Silicon Valley is not afraid of hyperbole.
Every year we are greeted by a host of new apps that will “change the way we think” about ordering takeout, “fundamentally transform” our shoe purchases or “revolutionize” the way we edit photos.
Often the disconnect between the marketing hype around a new product and what the product actually does is astounding.
But the fact is Silicon Valley has the potential to actually do revolutionary things and create life-changing technologies.
Few industries have the ability to transform society like tech, yet too few companies are asking the questions or working on the problems that would create meaningful social change.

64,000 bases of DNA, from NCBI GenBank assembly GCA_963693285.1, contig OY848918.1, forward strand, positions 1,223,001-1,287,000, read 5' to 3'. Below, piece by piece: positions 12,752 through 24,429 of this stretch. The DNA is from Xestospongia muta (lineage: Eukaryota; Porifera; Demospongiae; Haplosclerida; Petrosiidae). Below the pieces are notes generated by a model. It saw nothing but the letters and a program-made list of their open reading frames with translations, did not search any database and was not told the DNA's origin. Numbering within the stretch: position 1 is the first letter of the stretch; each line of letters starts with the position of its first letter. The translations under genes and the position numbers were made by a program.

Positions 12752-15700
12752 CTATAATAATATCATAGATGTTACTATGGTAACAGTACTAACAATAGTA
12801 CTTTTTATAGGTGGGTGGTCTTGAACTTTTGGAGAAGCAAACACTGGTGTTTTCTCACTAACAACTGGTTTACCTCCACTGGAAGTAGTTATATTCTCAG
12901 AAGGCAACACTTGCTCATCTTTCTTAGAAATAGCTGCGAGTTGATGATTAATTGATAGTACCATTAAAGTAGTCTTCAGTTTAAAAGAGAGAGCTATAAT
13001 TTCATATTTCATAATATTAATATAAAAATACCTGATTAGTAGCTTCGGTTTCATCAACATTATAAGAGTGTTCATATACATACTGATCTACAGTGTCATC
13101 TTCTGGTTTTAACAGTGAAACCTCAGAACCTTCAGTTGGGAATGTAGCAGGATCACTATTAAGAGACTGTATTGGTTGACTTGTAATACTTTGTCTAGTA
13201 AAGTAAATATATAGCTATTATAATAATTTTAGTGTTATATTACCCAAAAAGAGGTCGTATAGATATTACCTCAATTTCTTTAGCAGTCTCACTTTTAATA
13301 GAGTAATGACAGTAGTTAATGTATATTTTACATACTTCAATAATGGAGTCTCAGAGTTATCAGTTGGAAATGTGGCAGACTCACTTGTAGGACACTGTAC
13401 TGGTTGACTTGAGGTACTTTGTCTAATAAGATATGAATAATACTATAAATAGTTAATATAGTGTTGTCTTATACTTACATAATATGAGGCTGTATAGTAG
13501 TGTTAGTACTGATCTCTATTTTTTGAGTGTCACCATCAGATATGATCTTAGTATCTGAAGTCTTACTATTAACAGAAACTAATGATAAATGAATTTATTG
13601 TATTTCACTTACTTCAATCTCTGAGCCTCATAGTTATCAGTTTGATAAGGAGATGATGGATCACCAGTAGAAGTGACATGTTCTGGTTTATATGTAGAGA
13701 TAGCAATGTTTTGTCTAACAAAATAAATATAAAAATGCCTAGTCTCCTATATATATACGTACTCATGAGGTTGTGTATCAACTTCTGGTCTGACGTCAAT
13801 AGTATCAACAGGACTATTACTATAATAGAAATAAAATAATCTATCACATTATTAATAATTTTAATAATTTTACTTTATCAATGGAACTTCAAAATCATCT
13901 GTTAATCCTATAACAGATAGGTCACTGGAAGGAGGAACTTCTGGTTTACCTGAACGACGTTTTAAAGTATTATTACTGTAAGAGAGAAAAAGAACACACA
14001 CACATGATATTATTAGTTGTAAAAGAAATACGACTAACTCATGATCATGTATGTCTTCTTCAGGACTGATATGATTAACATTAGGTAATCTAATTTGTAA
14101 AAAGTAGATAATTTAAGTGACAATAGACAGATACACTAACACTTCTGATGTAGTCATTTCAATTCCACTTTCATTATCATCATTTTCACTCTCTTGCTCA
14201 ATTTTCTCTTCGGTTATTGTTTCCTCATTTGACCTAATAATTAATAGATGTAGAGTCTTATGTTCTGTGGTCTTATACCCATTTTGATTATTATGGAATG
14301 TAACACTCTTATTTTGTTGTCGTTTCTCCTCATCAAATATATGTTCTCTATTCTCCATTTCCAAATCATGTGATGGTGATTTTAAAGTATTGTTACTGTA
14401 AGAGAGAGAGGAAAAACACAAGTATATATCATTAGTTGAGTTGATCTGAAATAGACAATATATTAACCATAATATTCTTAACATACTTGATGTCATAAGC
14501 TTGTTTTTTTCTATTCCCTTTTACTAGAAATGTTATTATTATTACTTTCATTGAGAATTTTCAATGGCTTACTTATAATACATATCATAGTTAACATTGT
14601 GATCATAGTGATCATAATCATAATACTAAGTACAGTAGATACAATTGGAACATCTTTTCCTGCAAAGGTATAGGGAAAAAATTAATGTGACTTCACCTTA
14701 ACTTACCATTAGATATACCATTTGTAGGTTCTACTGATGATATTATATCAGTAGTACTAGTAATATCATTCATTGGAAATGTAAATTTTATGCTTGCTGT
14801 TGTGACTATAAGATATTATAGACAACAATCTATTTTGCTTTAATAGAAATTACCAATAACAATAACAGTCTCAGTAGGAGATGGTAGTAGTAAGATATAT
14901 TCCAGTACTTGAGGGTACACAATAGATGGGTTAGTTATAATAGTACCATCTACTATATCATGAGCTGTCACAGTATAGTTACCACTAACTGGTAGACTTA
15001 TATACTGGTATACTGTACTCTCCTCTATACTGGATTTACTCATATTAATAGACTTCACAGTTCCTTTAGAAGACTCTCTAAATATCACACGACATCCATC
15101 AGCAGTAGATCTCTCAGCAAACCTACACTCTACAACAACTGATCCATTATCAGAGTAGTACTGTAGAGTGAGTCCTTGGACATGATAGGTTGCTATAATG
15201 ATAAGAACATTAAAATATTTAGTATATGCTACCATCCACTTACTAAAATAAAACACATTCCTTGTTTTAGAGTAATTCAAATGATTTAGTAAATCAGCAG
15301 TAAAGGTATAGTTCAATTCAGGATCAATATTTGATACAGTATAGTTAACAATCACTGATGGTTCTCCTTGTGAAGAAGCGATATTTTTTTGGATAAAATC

Worse, if they do, they are often not being brought to market in such a way that they narrow the inequality gap.
Here’s what I mean: When the EdTech company Tinybop rolled out its Human Body app in 2013, the digitized beating hearts, gurgling guts and gasping lungs quickly captured the imagination of hundreds of thousands of young students.
Education professionals and tech critics praised it as a groundbreaking learning tool that helped kids learn through play. It was a Silicon Valley success story, and Tinybop CEO Raul Gutierrez could have left it there.
But Gutierrez knew that many low-income parents rarely download paid apps, and that under-served school districts didn’t have the budget to bring it into their classrooms.
So he worked with with Apple on promotions that made the app available for free for limited periods to reach low-income families on a massive scale, making it and other education apps equally available to the the family scraping by on minimum wage as as the two-car family in the suburbs.